Who defines a “Governmental Economic Development Site” under the Broadband Bill?

Posted on June 20, 2016



RFP Staff

♦ It was a bit unclear today, when I picked up Rowan County Commission Agenda and saw that the Rowan County Commissioners scheduled for approval on Monday’s consent agenda an item, “Authorize City of Salisbury to Extend Fibrant to Summit Corporate Park and Chamandy Drive.” You can find in more detail in the PDF. information packet attached to the agenda.

I looked up the enabling statute and I suppose the following excerpt from the “Broadband Bill” is the vehicle they intend to use: NCGS § 150A-340.2(c)(3)(b) – The Rowan County Board of Commissioners shall vote to approve service extension to any governmental economic development site, governmental facility, school or college owned by Rowan County.”

While there may be an argument that two businesses in a county developed business park are part of a “governmental economic development site,” that seemed to be a bit of a stretch. But there is no statutory definition—at this time—of what constitutes a “governmental economic development site”.

Since about a month after our state legislature passed the ‘broadband bill’, the City of Salisbury removed over $7.6 million from the Salisbury-Rowan Utilities water reserve fund as a “loan” that they’ve not made serious efforts to repay. They entered a contract in 2000 with the Town of Spencer covenanting not to spend water revenues on “any other operation”, which they’ve done repeatedly. And water revenue is a likely source to finance the extension of Fibrant, directly or indirectly, into the area on tomorrow’s consent agenda.  Fibrant was built as a monument to Salisbury’s folly, and it has not only drained that city’s coffers, depriving its residents of vital first responder service needs, but has ripped off SRU’s utility customers by siphoning off funds, and neglecting capital water/sewer infrastructure replacements. Were Salisbury to find itself in a predicament like Flint, Michigan, where they lacked funds to replace neglected infrastructure, then you could fully expect the City of Salisbury to seek emergency financial assistance from the Federal and State government.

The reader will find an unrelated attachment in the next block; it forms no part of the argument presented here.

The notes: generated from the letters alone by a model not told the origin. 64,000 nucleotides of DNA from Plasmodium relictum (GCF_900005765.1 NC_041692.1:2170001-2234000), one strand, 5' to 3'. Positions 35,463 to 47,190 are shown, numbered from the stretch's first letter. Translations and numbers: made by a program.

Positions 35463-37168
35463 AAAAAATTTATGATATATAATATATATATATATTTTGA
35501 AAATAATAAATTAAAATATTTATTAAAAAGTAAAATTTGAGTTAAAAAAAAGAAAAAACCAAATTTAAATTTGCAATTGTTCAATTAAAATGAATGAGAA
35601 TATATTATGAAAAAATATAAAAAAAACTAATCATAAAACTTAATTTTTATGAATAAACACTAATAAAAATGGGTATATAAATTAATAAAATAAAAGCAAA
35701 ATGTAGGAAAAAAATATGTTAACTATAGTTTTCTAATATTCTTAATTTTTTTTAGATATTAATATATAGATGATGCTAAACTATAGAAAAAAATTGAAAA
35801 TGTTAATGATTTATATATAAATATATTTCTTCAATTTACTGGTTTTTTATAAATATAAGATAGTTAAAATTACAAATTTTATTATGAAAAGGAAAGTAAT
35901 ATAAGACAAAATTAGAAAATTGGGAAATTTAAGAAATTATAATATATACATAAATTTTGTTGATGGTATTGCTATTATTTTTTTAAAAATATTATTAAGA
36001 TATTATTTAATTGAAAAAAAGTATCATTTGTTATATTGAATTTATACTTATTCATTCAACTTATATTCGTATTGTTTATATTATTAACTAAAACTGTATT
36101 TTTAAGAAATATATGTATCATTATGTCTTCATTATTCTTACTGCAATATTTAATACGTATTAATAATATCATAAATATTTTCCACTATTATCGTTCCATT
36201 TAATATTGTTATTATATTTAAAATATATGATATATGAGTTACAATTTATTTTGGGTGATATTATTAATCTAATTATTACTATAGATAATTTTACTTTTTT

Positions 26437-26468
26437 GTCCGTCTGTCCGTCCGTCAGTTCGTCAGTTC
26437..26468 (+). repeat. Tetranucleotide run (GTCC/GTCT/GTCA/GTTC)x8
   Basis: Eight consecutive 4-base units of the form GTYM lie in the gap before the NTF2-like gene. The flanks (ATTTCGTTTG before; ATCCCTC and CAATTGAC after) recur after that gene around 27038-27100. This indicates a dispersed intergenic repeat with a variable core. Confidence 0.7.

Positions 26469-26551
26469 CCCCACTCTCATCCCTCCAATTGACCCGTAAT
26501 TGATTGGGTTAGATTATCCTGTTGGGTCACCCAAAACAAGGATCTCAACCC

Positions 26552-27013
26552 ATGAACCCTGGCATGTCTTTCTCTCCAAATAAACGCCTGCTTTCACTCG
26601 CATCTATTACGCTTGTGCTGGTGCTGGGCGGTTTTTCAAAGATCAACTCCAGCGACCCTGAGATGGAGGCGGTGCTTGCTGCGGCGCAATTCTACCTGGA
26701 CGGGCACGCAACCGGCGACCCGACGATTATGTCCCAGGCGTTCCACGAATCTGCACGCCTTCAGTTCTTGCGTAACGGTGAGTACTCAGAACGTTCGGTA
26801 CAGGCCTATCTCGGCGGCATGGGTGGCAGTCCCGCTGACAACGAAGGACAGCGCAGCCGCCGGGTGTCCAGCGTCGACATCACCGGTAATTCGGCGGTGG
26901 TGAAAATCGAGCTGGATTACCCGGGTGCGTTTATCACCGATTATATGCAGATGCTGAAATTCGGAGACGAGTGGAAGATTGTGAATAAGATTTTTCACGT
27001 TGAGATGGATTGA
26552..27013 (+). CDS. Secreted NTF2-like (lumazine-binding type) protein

All this is authorized under Salisbury’s exemption to the Broadband Bill. And they will continue to burn through local and regional funds like tomorrow doesn’t exist.

Unless the legislature decides that enough is enough, and enacts some changes and accountability to Salisbury’s exemption in the broadband bill.

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